Feeds

Google Buzz bug exposes user geo location

'Pretty nasty vulnerability'

Security for virtualized datacentres

Updated Already besieged by complaints of shoddy user privacy, Google Buzz is was susceptible to exploits that allow an attacker to commandeer accounts and even learn where victims are located, a security researcher said Tuesday.

The XSS, or cross-site scripting, vulnerability is unusual because it affects google.com, the domain that sets authentication cookies for a variety of popular Google services, including Mail, Calendar and Documents. That means an attacker might be able to tamper with victims' accounts simply by tricking them into visiting a booby-trapped link, although the researcher said only cookies for Buzz appeared to be at risk in this case.

What's more, the vulnerability ties into to the much-vaunted Google Location Services, making it possible for the attacker to learn the geographical location of users who have already opted in.

"It's a pretty nasty vulnerability, actually," Robert "RSnake" Hansen, CEO of secTheory.com, told The Register. "If you've already agreed to that before being exploited, which most people will do, then the attacker also gets to know your location."

A Google spokesman said the bug could affect users of Google Buzz for mobile and that company security personnel fixed the bug late on Tuesday, after this article was first published. There are no indications the flaw was actively exploited, he said.

"We understand the importance of our users' security, and we are committed to further improving the security of Google Buzz," he wrote in an email.

The vulnerability is the result of web applications that fail to adequately scrutinize user input for malicious commands that inject unauthorized content and javascript into browsers visiting google.com addresses. The vulnerability, which Hansen said was reported by a hacker known as TrainReq, is also notable because it works over the SSL, or secure sockets layer, protocol.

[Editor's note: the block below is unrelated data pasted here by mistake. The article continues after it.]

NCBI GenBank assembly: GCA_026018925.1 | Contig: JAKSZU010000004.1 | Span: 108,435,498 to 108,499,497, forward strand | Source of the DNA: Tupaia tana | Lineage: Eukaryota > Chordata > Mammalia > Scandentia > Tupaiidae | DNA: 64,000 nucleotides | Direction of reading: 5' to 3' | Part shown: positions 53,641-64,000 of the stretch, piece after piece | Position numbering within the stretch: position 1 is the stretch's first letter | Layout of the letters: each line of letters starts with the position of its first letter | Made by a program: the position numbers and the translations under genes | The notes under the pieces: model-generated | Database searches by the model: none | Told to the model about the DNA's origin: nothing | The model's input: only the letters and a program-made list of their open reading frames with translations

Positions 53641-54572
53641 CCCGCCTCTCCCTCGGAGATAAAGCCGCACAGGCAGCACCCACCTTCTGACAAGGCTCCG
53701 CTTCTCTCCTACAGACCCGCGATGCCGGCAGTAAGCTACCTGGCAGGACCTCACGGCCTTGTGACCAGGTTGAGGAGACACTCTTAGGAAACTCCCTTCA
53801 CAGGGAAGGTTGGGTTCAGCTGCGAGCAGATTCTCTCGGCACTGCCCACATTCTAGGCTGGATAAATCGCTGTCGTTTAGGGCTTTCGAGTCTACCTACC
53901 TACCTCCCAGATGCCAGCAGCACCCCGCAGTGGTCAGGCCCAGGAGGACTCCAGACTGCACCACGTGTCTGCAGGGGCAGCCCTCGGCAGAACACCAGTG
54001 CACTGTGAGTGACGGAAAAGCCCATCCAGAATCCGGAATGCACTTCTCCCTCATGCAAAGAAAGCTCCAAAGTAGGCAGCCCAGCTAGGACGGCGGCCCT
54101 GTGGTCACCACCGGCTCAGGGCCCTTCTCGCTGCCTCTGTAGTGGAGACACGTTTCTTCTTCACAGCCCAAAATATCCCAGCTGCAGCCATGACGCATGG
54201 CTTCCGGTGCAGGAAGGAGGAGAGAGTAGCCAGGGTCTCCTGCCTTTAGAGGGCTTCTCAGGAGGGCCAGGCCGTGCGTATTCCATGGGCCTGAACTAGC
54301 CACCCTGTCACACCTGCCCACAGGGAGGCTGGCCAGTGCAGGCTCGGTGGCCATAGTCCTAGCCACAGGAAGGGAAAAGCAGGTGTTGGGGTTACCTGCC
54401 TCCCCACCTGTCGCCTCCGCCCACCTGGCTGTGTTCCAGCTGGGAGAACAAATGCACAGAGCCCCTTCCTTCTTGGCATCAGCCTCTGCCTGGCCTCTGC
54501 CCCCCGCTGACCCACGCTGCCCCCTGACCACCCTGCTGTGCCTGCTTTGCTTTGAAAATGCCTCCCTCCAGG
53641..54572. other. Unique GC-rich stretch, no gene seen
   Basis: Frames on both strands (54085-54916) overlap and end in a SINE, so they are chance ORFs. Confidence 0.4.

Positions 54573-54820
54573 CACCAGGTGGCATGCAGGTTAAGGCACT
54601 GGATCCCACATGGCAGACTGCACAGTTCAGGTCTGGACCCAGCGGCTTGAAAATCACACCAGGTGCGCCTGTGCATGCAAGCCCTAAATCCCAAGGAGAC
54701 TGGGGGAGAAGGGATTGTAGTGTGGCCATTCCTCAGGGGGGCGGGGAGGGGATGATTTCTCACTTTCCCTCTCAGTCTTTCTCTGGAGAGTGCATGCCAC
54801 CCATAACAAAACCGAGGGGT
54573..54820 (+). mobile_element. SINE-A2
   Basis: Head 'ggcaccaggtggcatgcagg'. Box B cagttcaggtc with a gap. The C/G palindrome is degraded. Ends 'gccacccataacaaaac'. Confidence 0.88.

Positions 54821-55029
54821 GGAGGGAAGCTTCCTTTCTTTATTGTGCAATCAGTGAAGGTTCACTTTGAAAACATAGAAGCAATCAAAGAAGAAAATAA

The resulting "https" and "google.com" included in the address is likely to lead some victims into believing the address is safe, he said.

Over the years, Google engineers have done a good job at fortifying the site against XSS flaws. In the rare instances the bugs get through, Google personnel are usually quick at stamping them out once they've been reported. Hansen has more here. ®

This article was updated twice, on Tuesday evening and Wednesday morning, to include comment from a Google spokesman.

Secure remote control for conventional and virtual desktops

More from The Register

next story
NASTY SSL 3.0 vuln to be revealed soon – sources (Update: It's POODLE)
So nasty no one's even whispering until patch is out
Russian hackers exploit 'Sandworm' bug 'to spy on NATO, EU PCs'
Fix imminent from Microsoft for Vista, Server 2008, other stuff
Forget passwords, let's use SELFIES, says Obama's cyber tsar
Michael Daniel wants to kill passwords dead
FBI boss: We don't want a backdoor, we want the front door to phones
Claims it's what the Founding Fathers would have wanted – catching killers and pedos
Kill off SSL 3.0 NOW: HTTPS savaged by vicious POODLE
Pull it out ASAP, it is SWISS CHEESE
Facebook slurps 'paste sites' for STOLEN passwords, sprinkles on hash and salt
Zuck's ad empire DOESN'T see details in plain text. Phew!
Admins! Never mind POODLE, there're NEW OpenSSL bugs to splat
Four new patches for open-source crypto libraries
prev story

Whitepapers

Forging a new future with identity relationship management
Learn about ForgeRock's next generation IRM platform and how it is designed to empower CEOS's and enterprises to engage with consumers.
Why cloud backup?
Combining the latest advancements in disk-based backup with secure, integrated, cloud technologies offer organizations fast and assured recovery of their critical enterprise data.
Win a year’s supply of chocolate
There is no techie angle to this competition so we're not going to pretend there is, but everyone loves chocolate so who cares.
High Performance for All
While HPC is not new, it has traditionally been seen as a specialist area – is it now geared up to meet more mainstream requirements?
Intelligent flash storage arrays
Tegile Intelligent Storage Arrays with IntelliFlash helps IT boost storage utilization and effciency while delivering unmatched storage savings and performance.